Evaluation of molecularly imprinted polymers as synthetic virus neutralizing antibody mimics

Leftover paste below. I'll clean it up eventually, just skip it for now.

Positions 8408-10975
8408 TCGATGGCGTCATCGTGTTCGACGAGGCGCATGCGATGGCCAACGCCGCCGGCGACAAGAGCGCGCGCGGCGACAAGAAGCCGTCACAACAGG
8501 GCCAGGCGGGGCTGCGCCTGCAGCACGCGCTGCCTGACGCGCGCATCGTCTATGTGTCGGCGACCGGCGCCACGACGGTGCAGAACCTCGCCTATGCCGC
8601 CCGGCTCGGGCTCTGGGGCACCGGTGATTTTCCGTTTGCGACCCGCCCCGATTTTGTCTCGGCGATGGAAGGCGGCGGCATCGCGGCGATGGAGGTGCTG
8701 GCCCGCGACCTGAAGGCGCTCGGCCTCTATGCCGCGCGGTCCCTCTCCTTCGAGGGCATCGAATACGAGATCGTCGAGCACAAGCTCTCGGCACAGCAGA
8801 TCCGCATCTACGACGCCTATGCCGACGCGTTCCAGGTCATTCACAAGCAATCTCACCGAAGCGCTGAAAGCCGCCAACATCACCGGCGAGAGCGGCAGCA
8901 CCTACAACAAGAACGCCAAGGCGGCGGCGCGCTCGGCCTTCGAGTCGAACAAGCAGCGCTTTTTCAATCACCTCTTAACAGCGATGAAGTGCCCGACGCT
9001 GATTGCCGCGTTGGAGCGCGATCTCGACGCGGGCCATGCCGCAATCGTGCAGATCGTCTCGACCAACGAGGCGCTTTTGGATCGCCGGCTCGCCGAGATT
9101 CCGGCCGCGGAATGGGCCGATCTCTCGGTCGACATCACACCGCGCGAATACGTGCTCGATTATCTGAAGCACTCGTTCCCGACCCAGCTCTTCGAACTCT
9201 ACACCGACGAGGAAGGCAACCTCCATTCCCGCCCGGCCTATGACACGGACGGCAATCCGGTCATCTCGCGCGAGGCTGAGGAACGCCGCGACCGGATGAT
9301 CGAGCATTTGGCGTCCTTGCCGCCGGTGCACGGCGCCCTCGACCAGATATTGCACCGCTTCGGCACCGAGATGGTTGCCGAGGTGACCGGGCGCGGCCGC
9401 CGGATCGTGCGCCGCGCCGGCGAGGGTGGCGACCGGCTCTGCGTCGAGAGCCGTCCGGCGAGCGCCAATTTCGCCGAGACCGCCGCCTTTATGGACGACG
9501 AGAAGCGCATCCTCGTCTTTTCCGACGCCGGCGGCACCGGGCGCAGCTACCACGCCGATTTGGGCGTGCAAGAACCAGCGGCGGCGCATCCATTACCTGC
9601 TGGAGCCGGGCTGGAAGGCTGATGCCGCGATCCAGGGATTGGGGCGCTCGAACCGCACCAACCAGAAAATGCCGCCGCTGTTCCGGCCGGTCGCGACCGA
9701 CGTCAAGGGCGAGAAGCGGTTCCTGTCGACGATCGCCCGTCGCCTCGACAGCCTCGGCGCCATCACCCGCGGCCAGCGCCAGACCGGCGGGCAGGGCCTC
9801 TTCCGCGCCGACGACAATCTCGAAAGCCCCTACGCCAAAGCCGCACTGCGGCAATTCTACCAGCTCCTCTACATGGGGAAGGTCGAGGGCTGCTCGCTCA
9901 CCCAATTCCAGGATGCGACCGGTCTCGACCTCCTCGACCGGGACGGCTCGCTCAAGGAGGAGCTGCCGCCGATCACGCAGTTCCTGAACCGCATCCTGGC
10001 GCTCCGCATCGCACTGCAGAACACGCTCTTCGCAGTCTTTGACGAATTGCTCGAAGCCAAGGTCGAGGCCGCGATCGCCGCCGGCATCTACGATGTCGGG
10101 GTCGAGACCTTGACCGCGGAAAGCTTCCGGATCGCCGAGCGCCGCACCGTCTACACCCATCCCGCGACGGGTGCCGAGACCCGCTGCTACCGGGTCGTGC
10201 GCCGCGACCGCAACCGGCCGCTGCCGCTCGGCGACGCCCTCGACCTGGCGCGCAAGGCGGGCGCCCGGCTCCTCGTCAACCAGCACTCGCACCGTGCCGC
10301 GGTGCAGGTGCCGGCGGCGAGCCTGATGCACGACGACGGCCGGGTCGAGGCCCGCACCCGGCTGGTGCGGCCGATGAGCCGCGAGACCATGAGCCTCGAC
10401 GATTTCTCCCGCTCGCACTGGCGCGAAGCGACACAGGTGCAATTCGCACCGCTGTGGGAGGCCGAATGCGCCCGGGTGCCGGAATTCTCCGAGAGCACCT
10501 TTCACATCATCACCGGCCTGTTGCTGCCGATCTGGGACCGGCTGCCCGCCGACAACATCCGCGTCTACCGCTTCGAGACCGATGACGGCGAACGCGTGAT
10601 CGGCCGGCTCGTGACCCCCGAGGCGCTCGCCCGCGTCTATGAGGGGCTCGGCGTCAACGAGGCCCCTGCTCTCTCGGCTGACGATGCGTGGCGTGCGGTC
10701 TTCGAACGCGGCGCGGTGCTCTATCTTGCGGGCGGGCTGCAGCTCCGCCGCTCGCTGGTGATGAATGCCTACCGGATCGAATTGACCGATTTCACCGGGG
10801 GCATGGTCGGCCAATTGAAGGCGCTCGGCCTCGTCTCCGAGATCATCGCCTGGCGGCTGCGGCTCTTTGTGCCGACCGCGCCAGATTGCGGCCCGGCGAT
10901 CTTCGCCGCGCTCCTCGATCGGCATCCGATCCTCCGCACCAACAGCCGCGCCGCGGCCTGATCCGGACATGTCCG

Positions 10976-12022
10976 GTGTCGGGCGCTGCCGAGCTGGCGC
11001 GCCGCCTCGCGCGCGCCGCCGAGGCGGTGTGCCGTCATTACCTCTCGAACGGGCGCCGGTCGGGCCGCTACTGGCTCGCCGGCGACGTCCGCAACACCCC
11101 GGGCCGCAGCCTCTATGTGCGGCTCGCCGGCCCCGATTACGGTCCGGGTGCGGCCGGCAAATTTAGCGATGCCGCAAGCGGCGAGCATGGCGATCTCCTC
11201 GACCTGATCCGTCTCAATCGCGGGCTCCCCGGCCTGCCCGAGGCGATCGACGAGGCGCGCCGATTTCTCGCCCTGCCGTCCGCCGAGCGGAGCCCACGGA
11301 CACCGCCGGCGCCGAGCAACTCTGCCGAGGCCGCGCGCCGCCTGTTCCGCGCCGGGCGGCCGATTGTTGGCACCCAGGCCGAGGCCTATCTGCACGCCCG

Rapid development of antibody-based therapeutics are crucial to the agenda of innovative manufacturing of macromolecular therapies to combat emergent diseases. Although highly specific, antibody therapies are costly to produce. Molecularly imprinted polymers (MIPs) constitute a rapidly-evolving class of antigen-recognition materials that act as synthetic antibodies. We report here on the virus neutralizing capacity of hydrogel-based MIPs. We produced MIPs using porcine reproductive and respiratory syndrome virus (PRRSV-1), as a model mammalian virus. Assays were performed to evaluate the specificity of virus neutralization, the effect of incubation time and MIP concentration. Polyacrylamide and N-hydroxymethylacrylamide based MIPs produced a highly significant reduction in infectious viral titer recovered after treatment, reducing it to the limit of detection of the assay. MIP specificity was tested by comparing their neutralizing effects on PRRSV-1 to the effects on the unrelated bovine viral diarrhea virus-1; no significant cross-reactivity was observed. The MIPs demonstrated effective virus neutralization in just 2.5 min and their effect was concentration dependent. These data support the further evaluation of MIPs as synthetic antibodies as a novel approach to the treatment of viral infection.

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